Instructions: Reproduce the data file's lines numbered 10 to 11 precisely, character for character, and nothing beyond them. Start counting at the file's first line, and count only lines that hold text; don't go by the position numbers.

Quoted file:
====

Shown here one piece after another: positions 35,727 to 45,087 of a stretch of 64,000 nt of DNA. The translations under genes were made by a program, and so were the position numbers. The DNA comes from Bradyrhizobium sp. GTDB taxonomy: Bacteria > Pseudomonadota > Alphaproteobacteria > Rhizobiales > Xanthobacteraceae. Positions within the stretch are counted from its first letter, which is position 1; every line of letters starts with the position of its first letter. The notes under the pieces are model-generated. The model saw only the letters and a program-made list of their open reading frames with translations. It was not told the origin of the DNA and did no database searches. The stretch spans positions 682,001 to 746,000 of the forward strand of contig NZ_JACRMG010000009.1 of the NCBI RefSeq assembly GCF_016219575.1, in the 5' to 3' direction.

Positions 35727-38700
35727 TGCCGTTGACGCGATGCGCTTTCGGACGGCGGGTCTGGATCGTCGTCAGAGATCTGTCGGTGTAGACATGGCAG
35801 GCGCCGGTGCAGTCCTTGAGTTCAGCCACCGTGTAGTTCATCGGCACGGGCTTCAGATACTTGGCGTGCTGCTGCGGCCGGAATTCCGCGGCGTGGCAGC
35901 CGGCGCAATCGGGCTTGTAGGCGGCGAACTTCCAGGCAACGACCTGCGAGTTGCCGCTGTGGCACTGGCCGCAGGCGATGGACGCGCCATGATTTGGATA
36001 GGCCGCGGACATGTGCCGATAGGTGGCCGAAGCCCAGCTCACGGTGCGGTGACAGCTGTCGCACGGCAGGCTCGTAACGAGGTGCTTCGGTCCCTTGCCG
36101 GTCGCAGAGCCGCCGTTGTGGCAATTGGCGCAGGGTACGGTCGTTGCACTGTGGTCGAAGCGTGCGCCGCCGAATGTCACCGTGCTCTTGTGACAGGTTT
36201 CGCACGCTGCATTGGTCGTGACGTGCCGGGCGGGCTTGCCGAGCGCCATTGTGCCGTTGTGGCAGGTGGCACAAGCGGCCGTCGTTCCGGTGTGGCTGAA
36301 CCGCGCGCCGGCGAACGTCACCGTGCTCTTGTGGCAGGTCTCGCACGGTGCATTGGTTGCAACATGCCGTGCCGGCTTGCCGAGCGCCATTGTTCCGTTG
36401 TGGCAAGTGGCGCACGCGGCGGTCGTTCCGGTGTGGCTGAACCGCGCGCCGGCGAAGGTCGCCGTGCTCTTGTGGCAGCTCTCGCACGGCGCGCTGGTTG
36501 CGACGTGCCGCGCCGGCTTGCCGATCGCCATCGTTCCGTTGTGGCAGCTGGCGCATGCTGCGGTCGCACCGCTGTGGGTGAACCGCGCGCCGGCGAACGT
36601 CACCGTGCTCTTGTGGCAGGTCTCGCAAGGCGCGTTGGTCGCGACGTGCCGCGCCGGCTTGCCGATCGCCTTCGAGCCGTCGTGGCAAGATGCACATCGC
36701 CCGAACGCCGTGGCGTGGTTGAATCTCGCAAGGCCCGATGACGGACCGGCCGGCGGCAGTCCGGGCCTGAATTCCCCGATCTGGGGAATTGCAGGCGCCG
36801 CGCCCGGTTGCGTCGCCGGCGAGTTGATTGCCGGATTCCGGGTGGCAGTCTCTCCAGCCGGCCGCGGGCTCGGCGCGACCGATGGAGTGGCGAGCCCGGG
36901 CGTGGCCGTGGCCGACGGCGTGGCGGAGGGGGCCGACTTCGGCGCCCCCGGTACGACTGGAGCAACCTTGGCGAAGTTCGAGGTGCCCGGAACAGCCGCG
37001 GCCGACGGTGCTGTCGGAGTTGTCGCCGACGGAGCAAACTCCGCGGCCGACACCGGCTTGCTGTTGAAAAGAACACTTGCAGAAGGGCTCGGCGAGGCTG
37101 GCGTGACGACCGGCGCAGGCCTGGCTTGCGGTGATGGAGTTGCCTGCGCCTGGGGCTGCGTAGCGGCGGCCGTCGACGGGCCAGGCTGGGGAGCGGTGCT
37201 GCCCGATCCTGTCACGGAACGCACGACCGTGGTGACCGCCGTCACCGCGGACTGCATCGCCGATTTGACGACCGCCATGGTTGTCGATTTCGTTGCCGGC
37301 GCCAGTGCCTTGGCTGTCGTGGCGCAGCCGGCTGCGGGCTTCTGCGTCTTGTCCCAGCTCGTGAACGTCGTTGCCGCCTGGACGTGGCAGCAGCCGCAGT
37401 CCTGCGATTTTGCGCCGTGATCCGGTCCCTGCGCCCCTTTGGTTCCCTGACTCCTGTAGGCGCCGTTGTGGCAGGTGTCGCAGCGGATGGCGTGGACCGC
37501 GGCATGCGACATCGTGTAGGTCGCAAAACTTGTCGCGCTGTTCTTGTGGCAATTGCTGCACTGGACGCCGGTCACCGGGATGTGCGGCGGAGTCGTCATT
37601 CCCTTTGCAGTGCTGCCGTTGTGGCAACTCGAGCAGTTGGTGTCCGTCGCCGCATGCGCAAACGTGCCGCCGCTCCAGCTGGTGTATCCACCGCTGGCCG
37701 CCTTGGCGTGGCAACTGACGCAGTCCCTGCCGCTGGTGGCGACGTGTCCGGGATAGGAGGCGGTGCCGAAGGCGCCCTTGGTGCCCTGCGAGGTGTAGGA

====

36401 TGGCAAGTGGCGCACGCGGCGGTCGTTCCGGTGTGGCTGAACCGCGCGCCGGCGAAGGTCGCCGTGCTCTTGTGGCAGCTCTCGCACGGCGCGCTGGTTG
36501 CGACGTGCCGCGCCGGCTTGCCGATCGCCATCGTTCCGTTGTGGCAGCTGGCGCATGCTGCGGTCGCACCGCTGTGGGTGAACCGCGCGCCGGCGAACGT